So, our guests waited 25 minutes for a table. I felt terrible, and apologized to them frequently, sincerely, and profusely. I promised that we would make certain to take their orders and prepare their food promptly. They seemed fine after that. They appeared to enjoy their meals and each other’s’ company, and were polite and appreciative. A later party called to cancel a reservation so we wouldn’t be short a table after all. It seemed that we had dodged a bullet and I could breathe again. Our surprise guests were seated, served and paid their bill in 1 hour and 15 minutes. I know, because I have a copy of the kitchen chit and the credit card slip. I don’t know if you can get away faster at a Swiss Chalet.

When the bill came, our surprise guests lost their minds. Why were they getting a bill at all? Why wasn’t their dinner free? We should at least have bought their dessert. (They didn’t order dessert.) So they yelled at their server and said the service was terrible and slow. They left no tip. Then they yelled at me when I came to the server’s defence and explained that their food had been ordered, cooked, served and eaten in just over an hour. I apologized again for our mistake in not having their reservation, but explained it wasn’t the server’s fault. I explained that, in fact, we had made sure that they jumped the queue in the kitchen so they wouldn’t have to wait. I apologized again. Every time they raised their voices and complained, every time they flapped away my apology, every time they insulted the server, me, or my husband, my apologies became less and less sincere until I just shut my mouth and started clearing their table.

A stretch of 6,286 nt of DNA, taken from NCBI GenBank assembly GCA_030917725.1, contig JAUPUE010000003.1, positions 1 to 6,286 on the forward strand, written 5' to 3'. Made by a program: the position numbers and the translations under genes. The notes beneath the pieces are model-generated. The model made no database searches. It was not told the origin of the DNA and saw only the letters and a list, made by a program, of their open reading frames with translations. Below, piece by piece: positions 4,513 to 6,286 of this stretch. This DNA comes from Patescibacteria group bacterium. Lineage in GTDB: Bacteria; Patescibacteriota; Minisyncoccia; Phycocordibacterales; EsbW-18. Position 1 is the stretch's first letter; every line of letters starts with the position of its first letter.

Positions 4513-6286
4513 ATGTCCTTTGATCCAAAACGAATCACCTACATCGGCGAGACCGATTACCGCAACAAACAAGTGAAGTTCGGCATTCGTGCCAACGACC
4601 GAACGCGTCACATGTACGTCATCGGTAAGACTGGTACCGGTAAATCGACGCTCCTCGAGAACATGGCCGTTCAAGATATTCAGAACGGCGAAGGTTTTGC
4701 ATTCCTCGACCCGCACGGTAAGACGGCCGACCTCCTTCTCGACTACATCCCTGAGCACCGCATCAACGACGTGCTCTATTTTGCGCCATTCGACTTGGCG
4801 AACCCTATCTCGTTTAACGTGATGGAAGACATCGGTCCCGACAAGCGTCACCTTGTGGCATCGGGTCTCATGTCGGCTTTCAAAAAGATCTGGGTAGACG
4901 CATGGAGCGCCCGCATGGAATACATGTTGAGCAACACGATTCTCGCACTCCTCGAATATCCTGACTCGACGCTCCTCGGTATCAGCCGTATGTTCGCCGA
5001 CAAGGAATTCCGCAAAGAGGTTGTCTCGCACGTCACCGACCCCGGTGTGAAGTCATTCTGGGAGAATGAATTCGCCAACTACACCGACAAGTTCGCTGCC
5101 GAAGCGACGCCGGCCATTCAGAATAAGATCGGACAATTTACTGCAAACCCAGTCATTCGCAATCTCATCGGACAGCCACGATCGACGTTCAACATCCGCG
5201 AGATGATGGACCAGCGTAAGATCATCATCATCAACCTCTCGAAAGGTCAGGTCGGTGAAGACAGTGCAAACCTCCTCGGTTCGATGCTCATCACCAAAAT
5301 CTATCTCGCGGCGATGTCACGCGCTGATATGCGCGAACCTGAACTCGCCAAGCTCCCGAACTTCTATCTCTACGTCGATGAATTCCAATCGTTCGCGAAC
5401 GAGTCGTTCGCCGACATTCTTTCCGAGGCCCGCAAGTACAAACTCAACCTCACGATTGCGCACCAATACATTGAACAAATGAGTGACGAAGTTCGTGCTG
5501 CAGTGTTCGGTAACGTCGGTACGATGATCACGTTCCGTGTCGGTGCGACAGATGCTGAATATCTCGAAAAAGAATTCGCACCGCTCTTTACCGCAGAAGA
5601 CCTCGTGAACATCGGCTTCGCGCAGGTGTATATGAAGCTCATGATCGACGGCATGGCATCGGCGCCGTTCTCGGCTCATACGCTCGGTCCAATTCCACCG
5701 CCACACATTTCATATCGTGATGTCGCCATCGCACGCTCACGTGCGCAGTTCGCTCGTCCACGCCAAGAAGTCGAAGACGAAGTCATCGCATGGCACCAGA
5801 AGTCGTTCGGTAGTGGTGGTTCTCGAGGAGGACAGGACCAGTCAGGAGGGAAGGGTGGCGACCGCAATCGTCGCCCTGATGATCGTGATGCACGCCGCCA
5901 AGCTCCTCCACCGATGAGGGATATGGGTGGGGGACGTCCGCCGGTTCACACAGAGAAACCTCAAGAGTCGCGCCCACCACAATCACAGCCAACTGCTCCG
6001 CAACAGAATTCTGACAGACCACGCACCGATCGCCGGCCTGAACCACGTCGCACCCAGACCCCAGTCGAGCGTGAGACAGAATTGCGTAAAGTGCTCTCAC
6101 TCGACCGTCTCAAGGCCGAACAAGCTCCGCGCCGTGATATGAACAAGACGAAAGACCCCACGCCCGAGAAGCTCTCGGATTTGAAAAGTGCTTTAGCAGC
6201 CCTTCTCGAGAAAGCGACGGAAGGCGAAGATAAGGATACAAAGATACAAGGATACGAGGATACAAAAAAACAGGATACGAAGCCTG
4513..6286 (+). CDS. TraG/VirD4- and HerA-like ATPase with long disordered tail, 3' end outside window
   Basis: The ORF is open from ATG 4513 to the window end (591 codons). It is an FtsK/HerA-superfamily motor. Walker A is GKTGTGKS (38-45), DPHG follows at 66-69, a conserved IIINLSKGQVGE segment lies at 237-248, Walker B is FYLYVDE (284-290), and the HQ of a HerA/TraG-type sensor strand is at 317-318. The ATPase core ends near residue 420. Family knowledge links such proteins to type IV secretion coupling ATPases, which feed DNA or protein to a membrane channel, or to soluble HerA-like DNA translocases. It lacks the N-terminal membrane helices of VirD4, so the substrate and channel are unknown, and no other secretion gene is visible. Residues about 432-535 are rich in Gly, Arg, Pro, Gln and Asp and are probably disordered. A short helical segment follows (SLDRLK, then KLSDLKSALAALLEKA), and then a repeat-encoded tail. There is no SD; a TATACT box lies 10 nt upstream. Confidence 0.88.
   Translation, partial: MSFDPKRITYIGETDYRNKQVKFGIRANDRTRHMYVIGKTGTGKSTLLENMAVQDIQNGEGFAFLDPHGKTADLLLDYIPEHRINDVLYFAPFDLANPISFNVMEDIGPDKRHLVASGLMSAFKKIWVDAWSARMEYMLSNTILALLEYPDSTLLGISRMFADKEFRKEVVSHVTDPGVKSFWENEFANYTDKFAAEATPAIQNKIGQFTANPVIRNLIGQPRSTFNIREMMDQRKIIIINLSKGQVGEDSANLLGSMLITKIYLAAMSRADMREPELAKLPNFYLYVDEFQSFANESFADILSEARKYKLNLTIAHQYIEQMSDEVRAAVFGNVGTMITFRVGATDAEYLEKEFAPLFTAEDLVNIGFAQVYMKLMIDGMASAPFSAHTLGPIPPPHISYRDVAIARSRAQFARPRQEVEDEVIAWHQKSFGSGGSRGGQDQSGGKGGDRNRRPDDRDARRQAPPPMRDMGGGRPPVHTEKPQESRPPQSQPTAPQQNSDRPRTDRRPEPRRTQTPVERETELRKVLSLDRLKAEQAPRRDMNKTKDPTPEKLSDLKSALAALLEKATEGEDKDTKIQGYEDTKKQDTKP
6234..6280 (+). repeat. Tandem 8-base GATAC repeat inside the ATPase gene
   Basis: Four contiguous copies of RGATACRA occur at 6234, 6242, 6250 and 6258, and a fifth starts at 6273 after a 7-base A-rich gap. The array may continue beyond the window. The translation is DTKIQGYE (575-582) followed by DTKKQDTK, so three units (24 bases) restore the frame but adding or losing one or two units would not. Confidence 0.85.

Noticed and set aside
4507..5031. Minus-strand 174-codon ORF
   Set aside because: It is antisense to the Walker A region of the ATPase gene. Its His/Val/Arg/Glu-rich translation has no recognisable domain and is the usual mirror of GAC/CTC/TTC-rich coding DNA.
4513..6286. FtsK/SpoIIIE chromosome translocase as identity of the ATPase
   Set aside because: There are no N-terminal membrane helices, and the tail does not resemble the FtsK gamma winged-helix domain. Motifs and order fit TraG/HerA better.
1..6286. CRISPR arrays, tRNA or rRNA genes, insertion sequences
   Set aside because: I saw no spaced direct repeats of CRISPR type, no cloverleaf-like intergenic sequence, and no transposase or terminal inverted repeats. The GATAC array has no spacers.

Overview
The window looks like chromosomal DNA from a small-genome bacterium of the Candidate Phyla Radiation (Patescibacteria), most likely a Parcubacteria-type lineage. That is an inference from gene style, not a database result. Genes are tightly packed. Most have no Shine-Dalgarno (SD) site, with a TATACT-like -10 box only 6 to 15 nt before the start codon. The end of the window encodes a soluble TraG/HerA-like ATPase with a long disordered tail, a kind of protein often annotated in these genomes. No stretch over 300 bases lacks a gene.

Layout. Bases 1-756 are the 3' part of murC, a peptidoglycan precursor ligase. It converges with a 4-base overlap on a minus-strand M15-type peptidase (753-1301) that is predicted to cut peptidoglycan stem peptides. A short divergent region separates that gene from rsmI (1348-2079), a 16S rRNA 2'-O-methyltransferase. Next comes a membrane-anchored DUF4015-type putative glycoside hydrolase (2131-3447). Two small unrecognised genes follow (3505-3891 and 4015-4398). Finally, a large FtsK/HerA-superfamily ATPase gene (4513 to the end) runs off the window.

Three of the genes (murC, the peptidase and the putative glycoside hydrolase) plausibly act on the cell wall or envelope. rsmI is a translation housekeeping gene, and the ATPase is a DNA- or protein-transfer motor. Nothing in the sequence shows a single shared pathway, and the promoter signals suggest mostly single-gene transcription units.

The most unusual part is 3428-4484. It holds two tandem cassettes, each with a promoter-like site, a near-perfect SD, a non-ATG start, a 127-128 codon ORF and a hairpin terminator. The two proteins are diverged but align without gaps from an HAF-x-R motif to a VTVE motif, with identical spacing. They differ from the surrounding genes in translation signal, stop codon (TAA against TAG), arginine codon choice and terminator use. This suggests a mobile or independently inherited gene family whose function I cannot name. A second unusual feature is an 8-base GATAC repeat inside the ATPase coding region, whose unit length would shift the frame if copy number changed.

How do you rationalize a free meal because you waited 25 minutes for your reservation? I’ve waited longer for a bus, in the rain, without yelling at the bus driver. I’ve waited an hour in line for a rollercoaster ride that takes 2 minutes, without peeling a strip off anyone. I’ve sat in doctors’ offices for hours and waited forever in emergency rooms without going postal. What about waiting on a runway for your plane to take off? Or in the line at any government office? Or wasting your time at car dealerships? Does anyone offer you anything for free? Do you even get an apology?

The car dealership gave me a free key by way of apology for my inconvenience. A key that I didn’t ask for and don’t need. Car keys aren’t cheap, mind you, with replacement keys costing in the low hundreds of dollars. Even still, that’s less than half of one percent of the value of my car. I’m not asking for my car for free, because that would be stupid, but why is it any less stupid than expecting a free meal? It’s all relative. In the restaurant scenario, if I were going to offer compensation equivalent to the value of a car key, it would be akin to my giving a free wedge of lemon or packet of sugar, not a free meal.

When and why did free stuff take the place of a genuine and heartfelt apology? Free stuff is not an apology it’s a BRIBE. What is the incentive for decent manners, compassionate understanding, sincere apologies, and freely-given forgiveness when all that is really required is a bribe? There is a name for someone who can be bought. What does it say about you when you can be bought for the price of piece of cake or a cocktail? I didn’t want a free car key, I wanted the car dealership to acknowledge my worth, which has no price. Why would anyone else settle for less?